THE PULP AND MYSTERY SHELFJuly Mystery Week Special!
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Calamity at the Continental Club
by Colleen J. Shogan
Calamity at the Continental Club (Washington Whodunit)
3rd in Series
Camel Press (July 1, 2017)
Paperback: 272 pages
The Mayflower Society is about to hold its annual meeting at Washington D.C.’s swanky gathering place for the elite, the Continental Club. That means Kit Marshall’s upper-crust future in-laws, Buffy and Winston Hollingsworth, are coming for a visit. Annoyed that Kit has not set a date to marry Doug, Buffy wants her to commit to a high society wedding at the club. Kit, though chief of staff for a congresswoman, feels uncomfortable with Buffy and Winston’s crowd.
Kit receives an unexpected reprieve in the form of murder. En route to her morning jog, she encounters the corpse of the leader of the Mayflower Society, conservative multimedia tycoon Grayson Bancroft. On the security cameras, no one was seen entering or leaving the club, which means the culprit had to be an overnight guest. Little love was lost on Bancroft, but the police have their prime suspect: Doug’s father.
Buffy and Winston, formerly disdainful of Kit’s sleuthing, urge her to investigate. With her future in-laws’ freedom and reputations at stake, Kit sets out once again to solve a murder mystery, this time aided by her fiancé Doug in addition to her friends Meg and Trevor and her dog Clarence. Her search for clues will take her from the club to the Smithsonian Museum, the National Archives, and Mount Vernon.
Interview With The Author
What initially got you interested in writing?
I’m a political scientist by training, so I was much more familiar with non-fiction writing. I became interested in writing novels because I came up with a fun mystery set on Capitol Hill in Washington, D.C. I hadn’t ever written fiction before, although I’d been an avid reader. It was challenging to learn to write in an entirely different way.
What genres do you write in?
I’ve published a non-fiction book on the presidency and occasionally I still write academic Political Science. But in fiction, I write mysteries.
What drew you to writing these specific genres?
I started reading mysteries at a very young age. Throughout my life, I’d always return to mysteries when I wanted to relax and read for pleasure. In graduate school, I discovered the “cozy mystery” genre, which typically features an amateur female sleuth as the main character. It reminded me of the Agatha Christie Miss Marple mysteries I’d loved to read in my younger years.
How did you break into the field?
I went to a terrific seminar on publishing and the business of writing, sponsored by the Washington Independent Review of Books. At that conference, I learned almost everything I needed to know about writing a good query letter, finding an agent, and pitching a fiction book. A few months after the conference, I had found representation and soon thereafter, a publishing contract.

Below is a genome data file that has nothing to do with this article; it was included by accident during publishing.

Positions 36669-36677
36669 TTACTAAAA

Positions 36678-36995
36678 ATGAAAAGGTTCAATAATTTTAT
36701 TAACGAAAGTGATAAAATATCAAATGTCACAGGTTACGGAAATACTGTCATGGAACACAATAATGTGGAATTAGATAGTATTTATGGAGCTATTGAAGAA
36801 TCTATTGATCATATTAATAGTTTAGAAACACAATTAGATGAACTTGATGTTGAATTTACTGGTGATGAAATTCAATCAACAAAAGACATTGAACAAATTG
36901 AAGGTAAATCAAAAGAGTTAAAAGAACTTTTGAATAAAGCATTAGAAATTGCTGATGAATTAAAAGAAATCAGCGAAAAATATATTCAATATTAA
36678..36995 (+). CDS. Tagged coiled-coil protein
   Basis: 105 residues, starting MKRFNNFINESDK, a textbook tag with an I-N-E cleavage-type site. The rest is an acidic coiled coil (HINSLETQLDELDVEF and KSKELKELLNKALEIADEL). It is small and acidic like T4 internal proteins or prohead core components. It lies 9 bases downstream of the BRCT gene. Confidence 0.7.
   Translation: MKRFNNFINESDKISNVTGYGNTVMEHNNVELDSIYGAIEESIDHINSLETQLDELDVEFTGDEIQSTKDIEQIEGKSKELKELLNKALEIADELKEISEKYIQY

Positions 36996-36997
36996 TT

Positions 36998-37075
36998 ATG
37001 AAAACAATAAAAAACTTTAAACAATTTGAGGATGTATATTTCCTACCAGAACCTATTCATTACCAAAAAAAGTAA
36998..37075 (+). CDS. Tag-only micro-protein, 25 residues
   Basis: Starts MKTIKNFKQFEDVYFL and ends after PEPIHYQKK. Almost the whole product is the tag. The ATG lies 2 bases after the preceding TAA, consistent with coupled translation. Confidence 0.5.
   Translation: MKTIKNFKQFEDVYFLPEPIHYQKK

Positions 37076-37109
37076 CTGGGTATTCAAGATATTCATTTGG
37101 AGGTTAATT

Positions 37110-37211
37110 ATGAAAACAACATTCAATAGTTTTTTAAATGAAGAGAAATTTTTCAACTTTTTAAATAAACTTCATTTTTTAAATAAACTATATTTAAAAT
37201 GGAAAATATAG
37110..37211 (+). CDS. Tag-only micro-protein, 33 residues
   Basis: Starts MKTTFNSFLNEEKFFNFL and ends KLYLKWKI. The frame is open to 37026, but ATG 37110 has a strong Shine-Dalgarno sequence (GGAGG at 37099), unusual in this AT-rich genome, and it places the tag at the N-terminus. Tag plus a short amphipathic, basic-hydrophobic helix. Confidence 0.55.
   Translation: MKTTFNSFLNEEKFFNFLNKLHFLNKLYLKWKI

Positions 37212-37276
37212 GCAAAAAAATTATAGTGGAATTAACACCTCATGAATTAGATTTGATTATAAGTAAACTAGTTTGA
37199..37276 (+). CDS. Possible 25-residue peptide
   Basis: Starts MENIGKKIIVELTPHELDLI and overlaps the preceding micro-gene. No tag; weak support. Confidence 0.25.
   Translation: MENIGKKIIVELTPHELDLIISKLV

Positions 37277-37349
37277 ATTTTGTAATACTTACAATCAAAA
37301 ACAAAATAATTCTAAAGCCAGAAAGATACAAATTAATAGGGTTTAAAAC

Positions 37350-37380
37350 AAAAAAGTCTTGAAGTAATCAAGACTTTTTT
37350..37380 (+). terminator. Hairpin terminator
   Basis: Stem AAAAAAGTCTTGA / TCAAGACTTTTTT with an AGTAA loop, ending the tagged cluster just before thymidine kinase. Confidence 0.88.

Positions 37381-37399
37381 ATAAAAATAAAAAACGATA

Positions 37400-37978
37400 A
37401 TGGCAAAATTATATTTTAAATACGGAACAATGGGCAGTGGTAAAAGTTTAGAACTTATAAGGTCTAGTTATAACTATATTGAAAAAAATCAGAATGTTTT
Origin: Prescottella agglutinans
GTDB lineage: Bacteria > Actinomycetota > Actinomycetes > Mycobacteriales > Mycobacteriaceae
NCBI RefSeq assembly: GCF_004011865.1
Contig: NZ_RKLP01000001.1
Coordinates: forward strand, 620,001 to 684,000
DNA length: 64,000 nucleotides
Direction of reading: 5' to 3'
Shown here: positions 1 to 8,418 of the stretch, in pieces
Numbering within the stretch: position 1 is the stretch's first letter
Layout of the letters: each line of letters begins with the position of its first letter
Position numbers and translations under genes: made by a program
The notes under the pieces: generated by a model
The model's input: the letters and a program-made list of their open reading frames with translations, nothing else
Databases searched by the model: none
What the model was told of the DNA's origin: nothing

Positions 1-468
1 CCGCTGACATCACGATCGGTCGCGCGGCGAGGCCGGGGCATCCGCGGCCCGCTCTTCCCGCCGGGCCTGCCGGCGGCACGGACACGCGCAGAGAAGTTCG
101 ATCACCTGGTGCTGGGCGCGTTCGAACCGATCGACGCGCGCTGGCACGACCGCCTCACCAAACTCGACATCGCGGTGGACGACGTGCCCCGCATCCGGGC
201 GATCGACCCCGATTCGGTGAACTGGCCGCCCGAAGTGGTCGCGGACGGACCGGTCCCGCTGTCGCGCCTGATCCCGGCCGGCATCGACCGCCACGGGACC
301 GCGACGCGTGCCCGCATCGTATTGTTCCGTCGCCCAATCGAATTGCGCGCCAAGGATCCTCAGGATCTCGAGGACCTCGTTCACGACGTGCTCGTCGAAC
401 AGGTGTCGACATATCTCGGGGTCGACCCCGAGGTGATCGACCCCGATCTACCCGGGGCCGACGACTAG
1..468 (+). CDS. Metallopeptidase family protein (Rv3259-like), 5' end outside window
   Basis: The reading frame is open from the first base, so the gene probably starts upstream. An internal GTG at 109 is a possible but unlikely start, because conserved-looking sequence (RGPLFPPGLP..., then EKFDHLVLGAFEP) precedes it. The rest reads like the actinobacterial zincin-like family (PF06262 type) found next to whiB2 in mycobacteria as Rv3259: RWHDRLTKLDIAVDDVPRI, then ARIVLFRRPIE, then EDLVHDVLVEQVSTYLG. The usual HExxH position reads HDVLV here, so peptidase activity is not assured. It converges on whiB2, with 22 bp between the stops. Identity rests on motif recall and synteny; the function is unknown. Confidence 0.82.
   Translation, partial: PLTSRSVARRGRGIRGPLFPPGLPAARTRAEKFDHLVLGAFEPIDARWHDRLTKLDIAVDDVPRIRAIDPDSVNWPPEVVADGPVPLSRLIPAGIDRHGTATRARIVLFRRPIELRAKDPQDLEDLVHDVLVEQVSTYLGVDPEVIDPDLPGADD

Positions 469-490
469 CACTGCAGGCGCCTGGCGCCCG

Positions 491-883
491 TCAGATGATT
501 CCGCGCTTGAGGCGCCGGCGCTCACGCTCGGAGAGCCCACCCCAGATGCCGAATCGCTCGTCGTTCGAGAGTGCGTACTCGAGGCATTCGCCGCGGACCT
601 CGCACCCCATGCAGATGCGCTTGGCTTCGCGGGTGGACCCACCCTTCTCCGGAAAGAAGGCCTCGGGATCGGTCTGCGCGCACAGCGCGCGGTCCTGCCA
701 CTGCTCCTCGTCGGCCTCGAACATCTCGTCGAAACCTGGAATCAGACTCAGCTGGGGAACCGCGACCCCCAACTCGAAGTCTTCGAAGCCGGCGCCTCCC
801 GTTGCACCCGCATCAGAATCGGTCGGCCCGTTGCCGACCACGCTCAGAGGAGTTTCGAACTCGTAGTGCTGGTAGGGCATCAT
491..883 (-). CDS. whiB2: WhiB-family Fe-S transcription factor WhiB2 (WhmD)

What do you want readers to take away from reading your works?
Washington, D.C. isn’t full of greedy, power-hungry people. In fact, there’s a lot of hardworking government employees who genuinely are trying to help the nation and our citizens. Yes, politics can be deadly (pun intended), but for the most part, those who work in our nation’s capital are motivated by altruistic intentions.
What do you find most rewarding about writing?
I enjoy it when others learn something from my books, such as how Washington works or how business is conducted inside Congress.
What do you find most challenging about writing?
My biggest enemy is time. I work a demanding job, so it’s a challenge to find enough time to write.
What advice would you give to people wanting to enter the field?
Learn a lot about your genre and its professional publishing rules and norms. For example, if most books in your genre are 75,000 words, don’t submit a 125,000-word manuscript to agents. It’s important to pay attention to those details to make sure your writing is considered on the merits.
What type of books do you enjoy reading?
I like reading mysteries and biographies. Those are probably my two favorite genres. From time to time, I read general fiction, as well.
Is there anything else besides writing you think people would find interesting about you?
I have a cool “day job” at the Library of Congress. I help run our public programming and outreach division, which enables me to work on initiatives such as the National Book Festival. We’re always working on developing a new idea or unique way to promote the Library. I’m lucky to have enthusiastic colleagues who share a passion for learning, reading, and innovation.
What are the best ways to connect with you, or find out more about your work?
You can find me on Twitter @cshogan276. Or Facebook at https://www.facebook.com/washingtonwhodunit
About The Author
Colleen Shogan has been reading mysteries since the age of six. A political scientist by training, Colleen has taught American politics at Yale, George Mason, Georgetown, and Penn. She previously worked in the United States Senate and for the Congressional Research Service. She’s currently a senior executive at the Library of Congress, working on great outreach initiatives such as the National Book Festival. She lives in Arlington, Virginia with her husband Rob Raffety and their beagle mutt, Conan.
Webpage – www.colleenshogan.com
Facebook – https://www.facebook.com/washingtonwhodunit
Twitter – www.twitter.com/cshogan276
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